Reliable sources have told me that this year’s World Series will be played, despite the fact that the Yankees were eliminated last night (the link is worth the click just for the title of the article). As soon as last night’s game ended rumors began to circulate that the World Series would be called off this year, for the second time ever and the second time during Bud Selig’s tenure, as George Steinbrenner had offered to make a substantial increase to his revenue sharing payments if the Series could be called off until he was able to field a more competitive team until next year.
Fortunately, cooler heads prevailed and the World Series will go on as planned – well, after the National League determines a champion. Steinbrenner and Selig, allegedly, will continue to discuss a plan whereby which a team that loses the 7th game of a League Championship Series or a World Series can make a “significant” contribution to the league’s general fund and in turn have the series extended to a best of nine format, with the final two games being played at the donor’s home park.
Other fallout and expected fallout from last night’s Yankees debacle:
The Yankees are filing a protest to the league regarding the outcome of last night’s game. Their contention is that Red Sox manager Terry Francona was not really at the helm last night, and instead, team mascot and friend of Pedro Martinez, Pedro de la Rosa was making the call on pitching changes for the Red Sox. The Yankees grievance is that de la Rosa is not a member of the Yankees coaching staff and is thus not allowed to make such decisions. Former slugger Jason Giambi allegedly first came to this realization when no other logical explanation could be made for Pedro Martinez being brought into the seventh inning of last night’s game. Giambi, as you of course remember, is well aware of the rules regarding who is allowed in the clubhouse and who is not, as he had to break the unfortunate bad news to his long time personal stretcher that he was no longer allowed to accompany Giambi to the stadium.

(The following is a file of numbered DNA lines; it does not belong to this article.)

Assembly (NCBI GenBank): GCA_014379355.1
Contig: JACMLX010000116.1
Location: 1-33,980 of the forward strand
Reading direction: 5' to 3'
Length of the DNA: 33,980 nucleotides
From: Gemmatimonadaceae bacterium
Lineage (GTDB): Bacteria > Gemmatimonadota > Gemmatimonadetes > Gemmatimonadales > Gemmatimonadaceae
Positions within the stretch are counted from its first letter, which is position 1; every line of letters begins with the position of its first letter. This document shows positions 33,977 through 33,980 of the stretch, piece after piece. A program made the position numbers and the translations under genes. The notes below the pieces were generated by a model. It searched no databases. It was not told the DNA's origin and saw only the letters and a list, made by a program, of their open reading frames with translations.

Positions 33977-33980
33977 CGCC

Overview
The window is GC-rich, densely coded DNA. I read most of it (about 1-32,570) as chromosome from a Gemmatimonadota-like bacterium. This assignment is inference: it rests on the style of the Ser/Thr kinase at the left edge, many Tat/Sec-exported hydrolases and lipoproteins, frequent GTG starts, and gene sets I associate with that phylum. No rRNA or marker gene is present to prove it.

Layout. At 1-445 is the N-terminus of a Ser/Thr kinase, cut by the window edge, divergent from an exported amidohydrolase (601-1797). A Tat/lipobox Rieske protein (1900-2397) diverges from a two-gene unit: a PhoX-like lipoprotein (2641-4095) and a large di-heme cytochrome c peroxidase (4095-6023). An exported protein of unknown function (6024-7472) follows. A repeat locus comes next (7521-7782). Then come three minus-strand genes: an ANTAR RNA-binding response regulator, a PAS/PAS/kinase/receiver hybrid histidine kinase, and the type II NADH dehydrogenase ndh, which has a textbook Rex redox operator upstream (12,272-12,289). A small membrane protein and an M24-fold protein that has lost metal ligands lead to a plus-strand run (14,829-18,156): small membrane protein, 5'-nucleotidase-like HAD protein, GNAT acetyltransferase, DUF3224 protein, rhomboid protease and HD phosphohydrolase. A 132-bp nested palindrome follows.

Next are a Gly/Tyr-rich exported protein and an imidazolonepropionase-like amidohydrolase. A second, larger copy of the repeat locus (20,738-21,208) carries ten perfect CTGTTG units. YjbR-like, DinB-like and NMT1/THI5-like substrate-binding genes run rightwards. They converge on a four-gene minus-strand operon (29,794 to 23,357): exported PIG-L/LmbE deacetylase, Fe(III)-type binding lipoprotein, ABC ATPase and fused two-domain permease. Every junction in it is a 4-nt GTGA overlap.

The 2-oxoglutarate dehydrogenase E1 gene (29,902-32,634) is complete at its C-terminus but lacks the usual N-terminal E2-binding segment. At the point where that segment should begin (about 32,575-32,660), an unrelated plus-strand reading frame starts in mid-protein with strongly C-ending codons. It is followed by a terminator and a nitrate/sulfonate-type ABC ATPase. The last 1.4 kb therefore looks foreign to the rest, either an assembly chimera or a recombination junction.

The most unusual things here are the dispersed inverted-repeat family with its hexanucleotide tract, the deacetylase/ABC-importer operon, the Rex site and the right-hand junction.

George Steinbrenner’s expected offseason moves:
- Carlos Beltran is signed to at least the second biggest contract in the history of baseball. His deal will be rivaled only by Alex Rodriguez’s, and it is not out of the realm of possibility that Beltran’s deal could out value ARod.com/A-Fraud’s.
- If the Red Sox go on to win the World Series, they will be less likely to be able to sign Pedro Martinez. However, if the Sox fail to win the title, expect to see Pedro Martinez in pinstripes next year. As part of his Yankees contract, Martinez gives up all rights to “Who’s your Daddy?” merchandise, and Nelson de la Rosa also agrees to become the team’s official mascot and bat boy for the duration of Martinez’s tenure in New York.